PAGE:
All photographers have the option to capture images either horizontally or vertically, depending on how they orient their camera.
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When it comes to photographing real estate photography, filling the frame economically with the proper information is always a concern. Every space is unique and demands difference attention to details. What we include can be just as important as what we keep out of the frame. By positioning our camera either horizontally or vertically, not only can we broaden our options, but it can also help compliment the space. The majority of our photographs are made horizontally, though there are occasions when we need to make them vertical. Below are a few examples where a vertical shot was necessary.
- This a church that I photographed this year. On the left is the horizontal image and on the right is the vertical image. I was facing two issues that influenced me to try both horizontal and vertical shots. The first issue was traffic and cars. Many of our clients prefer cars to be out of photographs, since they tend to compete with the main subject. The second issue was the building’s vertical proportions. The green steeple pushed the height of the church up and I was limited on how far back I could get due to busy traffic behind the camera. By making a vertical shot here, not only was it easier to include the whole building into the frame, but it complements the architecture. I was also able to avoid including the surrounding vehicles, which fully directs our attention to the church.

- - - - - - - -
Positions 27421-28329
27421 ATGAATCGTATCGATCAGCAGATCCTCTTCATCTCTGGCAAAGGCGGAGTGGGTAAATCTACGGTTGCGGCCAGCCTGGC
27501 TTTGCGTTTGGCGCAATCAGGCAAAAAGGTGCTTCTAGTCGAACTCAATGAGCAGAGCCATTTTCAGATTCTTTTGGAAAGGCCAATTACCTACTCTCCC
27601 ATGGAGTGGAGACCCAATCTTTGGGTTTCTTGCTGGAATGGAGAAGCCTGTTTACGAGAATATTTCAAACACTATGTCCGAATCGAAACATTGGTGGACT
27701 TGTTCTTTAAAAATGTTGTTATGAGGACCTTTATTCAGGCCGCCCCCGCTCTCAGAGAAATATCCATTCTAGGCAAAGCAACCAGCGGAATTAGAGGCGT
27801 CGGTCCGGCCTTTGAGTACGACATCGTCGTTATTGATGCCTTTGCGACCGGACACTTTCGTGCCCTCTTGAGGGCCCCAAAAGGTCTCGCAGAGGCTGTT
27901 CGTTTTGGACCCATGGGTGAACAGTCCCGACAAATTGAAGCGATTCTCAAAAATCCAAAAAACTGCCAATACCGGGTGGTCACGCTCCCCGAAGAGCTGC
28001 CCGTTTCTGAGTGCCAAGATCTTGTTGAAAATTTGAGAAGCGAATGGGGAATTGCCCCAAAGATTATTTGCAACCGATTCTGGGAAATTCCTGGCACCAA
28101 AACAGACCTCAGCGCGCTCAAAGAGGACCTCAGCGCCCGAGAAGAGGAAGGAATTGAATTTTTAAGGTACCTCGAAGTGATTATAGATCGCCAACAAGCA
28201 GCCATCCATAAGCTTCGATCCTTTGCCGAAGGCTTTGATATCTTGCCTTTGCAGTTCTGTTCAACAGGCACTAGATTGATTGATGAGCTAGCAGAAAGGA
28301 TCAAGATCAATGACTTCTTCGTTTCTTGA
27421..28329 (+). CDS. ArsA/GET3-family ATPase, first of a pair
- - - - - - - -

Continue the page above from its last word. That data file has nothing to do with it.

Bathrooms are more commonly photographed vertically than any other room. They are typically small, thus offering top to bottom vertical lines that tend to compliment the vertical orientation well. One fixture in bathrooms that many of our clients dislike including are toilets. Because a vertical shot gains space vertically and reduces it horizontally, it’s often easier to leave out the toilet with a vertical shot. In addition, it will help highlight the floor, and bathrooms sometimes have tile worth showcasing.
- Front facades that provide entrance to city condos are often tough to capture horizontally. Typically, they are close to the road and elevated above ground level. Shooting such exteriors vertically, will get more of the building into the frame, without having to go across the street where cars could create a problem. In addition, these kinds of buildings often fill the frame with strong vertical lines that compliment the vertical orientation.
Vertical shots are not often the best option but it is important to understand when a vertical shot is needed. I hope this guide helps you recognize when to consider this option.